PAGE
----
Covid Not Only Infects Human Retina, But Can Also Replicate in It


By NS Desk 29-Mar-2022

Covid Not Only Infects Human Retina

London: Though SARS-CoV-2, virus causing Covid-19, majorly causes infections of the respiratory tract, it also affects other organs of the human body such as the eyes and brain.

While there is growing evidence to show that coronaviruses can enter the retina of the eye, German researchers have now shown that the virus can also replicate in human eyes.

According to the study, published in the Stem Cell Reports, SARS-CoV-2 actually infects retinal cells, especially retinal ganglion cells, but also light-sensitive cells.

Furthermore, the researchers show that coronaviruses can also replicate in these cell types. This finding is new and underlines the need to monitor retinal pathologies as a possible consequence of 'Long Covid'.

A team of researchers from the Max Planck Institute for Molecular Biomedicine and the Westfalische Wilhelms-Universitat Munster utilised organoids, an organ-like model system, of the retina from human reprogrammed stem cells to study SARS-CoV-2 infection of the retina.

The retinal organoids were incubated with SARS-CoV-2 viruses and then using quantitative PCR analysis, the researchers succeeded in detecting Covid mRNA in the organoids, indicating that cells in the organoids were indeed infected by the virus.

To measure the active virus concentrations produced by the infected organoids after different incubation times, the researchers used an assay called a "viral plaque assay". Indeed, the assay showed that new viral progeny has been formed in the retinal organoids.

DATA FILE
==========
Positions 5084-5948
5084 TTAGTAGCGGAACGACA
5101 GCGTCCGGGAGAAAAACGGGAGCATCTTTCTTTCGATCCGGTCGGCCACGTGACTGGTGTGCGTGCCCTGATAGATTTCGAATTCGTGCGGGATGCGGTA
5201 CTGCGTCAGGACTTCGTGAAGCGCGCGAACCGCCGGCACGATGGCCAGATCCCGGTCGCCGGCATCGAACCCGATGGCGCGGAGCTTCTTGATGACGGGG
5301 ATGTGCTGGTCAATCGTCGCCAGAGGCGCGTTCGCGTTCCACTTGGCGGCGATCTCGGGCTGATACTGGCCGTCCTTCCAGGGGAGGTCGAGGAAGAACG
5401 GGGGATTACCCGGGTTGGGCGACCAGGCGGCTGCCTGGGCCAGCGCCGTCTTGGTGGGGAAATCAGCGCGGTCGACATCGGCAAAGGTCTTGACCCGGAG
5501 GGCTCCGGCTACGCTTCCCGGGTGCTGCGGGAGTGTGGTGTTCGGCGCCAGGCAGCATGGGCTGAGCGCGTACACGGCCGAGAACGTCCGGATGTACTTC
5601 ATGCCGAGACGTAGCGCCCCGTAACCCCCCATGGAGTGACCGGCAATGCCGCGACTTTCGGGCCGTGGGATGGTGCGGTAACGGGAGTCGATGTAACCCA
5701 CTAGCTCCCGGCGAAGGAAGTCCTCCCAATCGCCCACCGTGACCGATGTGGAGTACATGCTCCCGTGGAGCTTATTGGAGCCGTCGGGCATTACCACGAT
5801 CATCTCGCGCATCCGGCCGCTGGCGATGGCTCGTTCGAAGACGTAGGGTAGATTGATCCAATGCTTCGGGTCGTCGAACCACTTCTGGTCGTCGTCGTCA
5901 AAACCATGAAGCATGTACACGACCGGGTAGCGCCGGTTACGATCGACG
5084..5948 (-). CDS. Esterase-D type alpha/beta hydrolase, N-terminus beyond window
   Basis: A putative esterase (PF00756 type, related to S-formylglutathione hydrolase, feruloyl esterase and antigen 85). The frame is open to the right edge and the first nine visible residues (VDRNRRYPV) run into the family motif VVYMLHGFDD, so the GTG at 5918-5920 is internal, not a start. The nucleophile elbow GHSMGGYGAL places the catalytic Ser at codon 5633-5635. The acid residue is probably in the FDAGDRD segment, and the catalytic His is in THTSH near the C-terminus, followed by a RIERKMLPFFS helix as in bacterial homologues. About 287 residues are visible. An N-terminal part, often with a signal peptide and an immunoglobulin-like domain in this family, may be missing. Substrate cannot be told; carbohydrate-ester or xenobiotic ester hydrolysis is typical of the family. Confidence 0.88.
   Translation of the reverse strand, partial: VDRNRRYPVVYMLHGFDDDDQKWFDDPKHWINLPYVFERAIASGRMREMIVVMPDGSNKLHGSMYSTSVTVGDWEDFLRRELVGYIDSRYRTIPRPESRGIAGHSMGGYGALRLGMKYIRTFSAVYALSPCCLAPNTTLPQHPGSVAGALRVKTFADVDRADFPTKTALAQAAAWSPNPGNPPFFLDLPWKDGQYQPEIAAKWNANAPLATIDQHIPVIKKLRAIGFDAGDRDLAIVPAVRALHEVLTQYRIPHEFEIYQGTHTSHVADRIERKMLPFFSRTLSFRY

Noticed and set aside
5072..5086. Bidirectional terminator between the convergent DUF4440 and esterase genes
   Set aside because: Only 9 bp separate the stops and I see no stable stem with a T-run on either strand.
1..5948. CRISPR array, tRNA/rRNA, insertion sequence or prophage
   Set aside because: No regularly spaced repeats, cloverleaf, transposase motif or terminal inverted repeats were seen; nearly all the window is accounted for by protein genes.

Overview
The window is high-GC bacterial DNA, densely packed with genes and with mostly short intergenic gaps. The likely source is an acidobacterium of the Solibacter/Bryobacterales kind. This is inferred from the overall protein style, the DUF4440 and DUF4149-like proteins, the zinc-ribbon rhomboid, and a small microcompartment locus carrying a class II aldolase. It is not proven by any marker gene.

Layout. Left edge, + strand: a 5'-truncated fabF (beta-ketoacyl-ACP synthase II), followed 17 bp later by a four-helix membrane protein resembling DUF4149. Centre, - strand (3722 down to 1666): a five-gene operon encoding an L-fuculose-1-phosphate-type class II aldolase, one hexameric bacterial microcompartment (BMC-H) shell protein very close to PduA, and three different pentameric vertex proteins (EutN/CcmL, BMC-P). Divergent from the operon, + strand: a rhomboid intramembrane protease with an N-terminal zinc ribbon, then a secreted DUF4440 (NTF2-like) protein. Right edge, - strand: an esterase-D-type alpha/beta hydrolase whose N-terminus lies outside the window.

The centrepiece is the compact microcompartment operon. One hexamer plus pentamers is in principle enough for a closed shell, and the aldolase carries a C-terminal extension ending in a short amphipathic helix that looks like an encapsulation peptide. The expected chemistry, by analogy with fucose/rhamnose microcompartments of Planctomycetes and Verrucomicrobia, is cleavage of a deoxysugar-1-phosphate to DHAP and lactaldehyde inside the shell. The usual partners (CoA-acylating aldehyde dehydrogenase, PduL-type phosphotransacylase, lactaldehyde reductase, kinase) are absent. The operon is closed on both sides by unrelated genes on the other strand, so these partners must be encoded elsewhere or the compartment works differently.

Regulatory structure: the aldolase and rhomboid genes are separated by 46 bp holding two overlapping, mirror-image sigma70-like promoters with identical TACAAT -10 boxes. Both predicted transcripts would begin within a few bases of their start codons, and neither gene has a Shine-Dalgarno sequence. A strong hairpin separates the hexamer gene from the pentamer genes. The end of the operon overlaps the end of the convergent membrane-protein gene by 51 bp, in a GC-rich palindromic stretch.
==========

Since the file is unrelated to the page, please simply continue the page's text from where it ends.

"This is the first demonstration that SARS-CoV-2 replicates in human retinal cells," said Thomas Rauen from Max Planck.

To find out which cells in the retinal organoids are affected, the researchers analysed the organoids under a fluorescence microscope. With the help of different immune markers for the different cell types of the retina and with a fluorescent antibody against the nucleoprotein (N-protein) of SARS-CoV-2, they found that mainly two cell layers - inner and outer - of the retinal organoids were infected.

The outer nuclear layer of the organoids contains the cell bodies of the photoreceptors -- the cones and rods that convert incoming light into nerve impulses.

"However, the cell type in which we most frequently detected the N-protein of Sars-CoV-2 is retinal ganglion cells," Yotam Menuchin-Lasowski from the Institute.

These cells are located in the innermost cell layer of the retina and transmit all signals from the retina to the brain via the optic nerve.

Interestingly, many of the retinal symptoms associated with Covid-19 are related to retinal ganglion cells, but these have previously been associated predominantly with secondary effects of other Covid-induced disease symptoms, such as damage to blood vessels or an increase in eye pressure.

"However, our current retina-organoid study shows that infection with SARS-CoV-2 can have direct pathological consequences for retinal ganglion cells, even though visual impairment is not common in patients with Covid-19," Rauen said.

"But our data give us reason to believe that so-called long-Covid symptoms may include degenerative retinal disease." (agency)
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